The veil behind the wheel
The veil behind the wheel
The belief of Oman traffic police that the veil restricts vision and represents hazard is totally presumptuous and is not based on any scientific study and analysis. It is not at all an issue or a matter of concern involving safety of the drivers, passengers or others on the road when a woman drives a vehicle with her face covered as she can see things as clearly as others without it.
If the traffic police intend to see the face for identity purposes, there are a lot of other means to verify the identity. They could ask for her driving license or an ID card. Further, the technology has given us cheap and easy-to-use fingerprints devices, which could be deployed to verify the true identity of women drivers. There are several other administrative ways and means to monitor the activities of the motorists, including the women driving with veil.
I would wish that the Gulf states do not allow such issues to be hijacked by those who do not lose any opportunity to ridicule and make fun of issues and culture associated with Islam or Muslim communities.
Yes, there is a need to unify the laws and regulations related to traffic violations and offences in the Gulf region. More importantly, they should consider prescribing stricter punishments for reckless driving, including ignoring traffic lights, speeding, zigzag driving, abrupt lane crossing. These traffic violations should be considered criminal felonies and not just traffic misdemeanors. — Safi H. Jannaty, Dammam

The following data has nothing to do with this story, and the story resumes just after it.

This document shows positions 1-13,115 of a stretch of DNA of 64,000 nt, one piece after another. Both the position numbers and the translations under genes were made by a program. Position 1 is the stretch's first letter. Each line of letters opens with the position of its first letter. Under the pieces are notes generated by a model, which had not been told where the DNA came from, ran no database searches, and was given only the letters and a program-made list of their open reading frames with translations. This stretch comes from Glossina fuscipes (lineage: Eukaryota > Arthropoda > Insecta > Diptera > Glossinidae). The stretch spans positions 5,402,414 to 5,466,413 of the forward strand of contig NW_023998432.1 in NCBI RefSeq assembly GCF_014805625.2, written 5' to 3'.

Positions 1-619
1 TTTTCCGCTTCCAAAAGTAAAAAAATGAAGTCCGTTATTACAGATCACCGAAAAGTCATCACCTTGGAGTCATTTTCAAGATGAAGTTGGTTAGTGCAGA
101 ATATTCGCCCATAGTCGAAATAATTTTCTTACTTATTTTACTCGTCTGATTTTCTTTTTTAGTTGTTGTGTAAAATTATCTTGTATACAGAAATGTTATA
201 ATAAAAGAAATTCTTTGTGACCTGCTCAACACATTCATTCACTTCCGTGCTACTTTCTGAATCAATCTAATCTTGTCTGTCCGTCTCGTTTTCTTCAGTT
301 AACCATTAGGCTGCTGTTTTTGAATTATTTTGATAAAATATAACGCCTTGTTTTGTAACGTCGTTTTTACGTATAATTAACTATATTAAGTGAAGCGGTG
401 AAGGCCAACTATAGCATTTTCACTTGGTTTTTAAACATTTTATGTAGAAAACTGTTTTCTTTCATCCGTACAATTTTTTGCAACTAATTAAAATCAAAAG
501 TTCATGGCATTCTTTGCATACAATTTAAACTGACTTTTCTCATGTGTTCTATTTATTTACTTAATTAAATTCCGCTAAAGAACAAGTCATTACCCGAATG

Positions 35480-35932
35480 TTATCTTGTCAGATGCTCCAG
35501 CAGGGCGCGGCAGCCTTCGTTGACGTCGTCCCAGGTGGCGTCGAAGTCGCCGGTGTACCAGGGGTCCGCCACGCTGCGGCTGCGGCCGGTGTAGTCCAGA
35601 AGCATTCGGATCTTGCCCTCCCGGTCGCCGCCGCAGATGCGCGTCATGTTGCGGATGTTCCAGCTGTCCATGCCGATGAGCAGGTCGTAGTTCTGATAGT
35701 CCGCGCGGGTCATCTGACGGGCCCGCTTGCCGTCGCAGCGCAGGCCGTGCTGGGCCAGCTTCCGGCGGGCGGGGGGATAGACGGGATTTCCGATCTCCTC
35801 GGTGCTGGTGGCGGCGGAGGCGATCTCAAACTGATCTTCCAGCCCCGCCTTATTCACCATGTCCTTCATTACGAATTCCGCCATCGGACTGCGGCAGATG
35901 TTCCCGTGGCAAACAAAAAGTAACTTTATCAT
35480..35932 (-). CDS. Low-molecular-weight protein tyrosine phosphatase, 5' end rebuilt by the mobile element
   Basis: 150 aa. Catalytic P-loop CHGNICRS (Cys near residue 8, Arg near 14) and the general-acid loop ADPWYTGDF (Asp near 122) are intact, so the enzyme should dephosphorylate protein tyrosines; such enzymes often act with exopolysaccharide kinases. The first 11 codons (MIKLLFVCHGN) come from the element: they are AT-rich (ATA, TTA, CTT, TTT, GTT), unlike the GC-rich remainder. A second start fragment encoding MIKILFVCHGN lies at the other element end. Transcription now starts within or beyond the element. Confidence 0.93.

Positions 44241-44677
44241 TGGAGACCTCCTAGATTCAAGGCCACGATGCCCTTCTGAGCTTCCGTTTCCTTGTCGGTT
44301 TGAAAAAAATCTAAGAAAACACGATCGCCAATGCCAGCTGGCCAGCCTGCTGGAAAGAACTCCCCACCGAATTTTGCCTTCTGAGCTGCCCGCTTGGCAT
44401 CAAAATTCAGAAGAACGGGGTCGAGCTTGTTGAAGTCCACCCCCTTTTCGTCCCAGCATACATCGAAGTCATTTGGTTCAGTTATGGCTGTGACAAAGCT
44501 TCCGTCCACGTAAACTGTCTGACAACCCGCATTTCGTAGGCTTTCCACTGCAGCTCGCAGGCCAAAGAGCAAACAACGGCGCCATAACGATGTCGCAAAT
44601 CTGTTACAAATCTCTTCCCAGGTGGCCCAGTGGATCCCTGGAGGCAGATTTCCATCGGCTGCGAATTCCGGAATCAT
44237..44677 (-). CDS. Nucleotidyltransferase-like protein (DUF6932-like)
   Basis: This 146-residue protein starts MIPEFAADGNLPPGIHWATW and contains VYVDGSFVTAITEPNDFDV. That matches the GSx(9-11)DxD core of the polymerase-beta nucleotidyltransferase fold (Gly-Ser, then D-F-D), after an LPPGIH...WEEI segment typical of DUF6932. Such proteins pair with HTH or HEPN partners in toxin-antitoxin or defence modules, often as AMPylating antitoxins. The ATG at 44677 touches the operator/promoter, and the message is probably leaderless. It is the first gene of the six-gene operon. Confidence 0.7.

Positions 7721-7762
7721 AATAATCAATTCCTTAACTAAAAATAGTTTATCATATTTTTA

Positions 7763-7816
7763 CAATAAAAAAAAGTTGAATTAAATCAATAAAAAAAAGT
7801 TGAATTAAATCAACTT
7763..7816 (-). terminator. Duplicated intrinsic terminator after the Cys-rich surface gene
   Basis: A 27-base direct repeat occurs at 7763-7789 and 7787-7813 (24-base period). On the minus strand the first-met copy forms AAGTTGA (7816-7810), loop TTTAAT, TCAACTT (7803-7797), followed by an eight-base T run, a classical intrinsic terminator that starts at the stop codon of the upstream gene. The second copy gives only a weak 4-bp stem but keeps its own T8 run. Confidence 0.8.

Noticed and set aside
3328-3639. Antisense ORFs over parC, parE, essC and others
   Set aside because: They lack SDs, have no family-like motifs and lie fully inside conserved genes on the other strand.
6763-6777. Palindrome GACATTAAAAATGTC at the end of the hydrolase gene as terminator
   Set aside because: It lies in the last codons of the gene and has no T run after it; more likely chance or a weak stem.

Cartoon in bad taste
I wish to use my “right of reply” to complain about the unfortunate caricature that appeared on Aug. 5, 2017, in your well-known newspaper. The cartoon represents President Nicolas Maduro sitting on a military tank and a hand coming out of the tank’s cannon writing on a book titled “New Constitution.” Such a caricature is offensive to my country.
What the caricature seems to imply is that President Maduro wants to rewrite a new constitution with the power of arms. This is totally false. It is immoral to give your readers such a forged image of Venezuela and its constitutionally- and democratically-elected government.
The revision of our constitution, which is among the best in the world, is mainly to reinforce it and make it more adaptable to the new times. It is not an imposition of our president; it has been backed by more than 8 million Venezuelans and has the objective of re-establishing the peace process that has been trampled by a violent opposition backed by interested foreign countries that pretend to give orders to our sovereign populace.
I fail to understand why some international media report fake news about my country, with the purpose of undermining our sovereignty, and the people of Venezuela’s absolute right to decide, in a free and independent manner, how it wants to conduct its internal affairs.
I invite your newspaper to inform about our country with the truth and the same respect that we, in Venezuela, treat to our brothers of Saudi Arabia.
Ambassador of Venezuela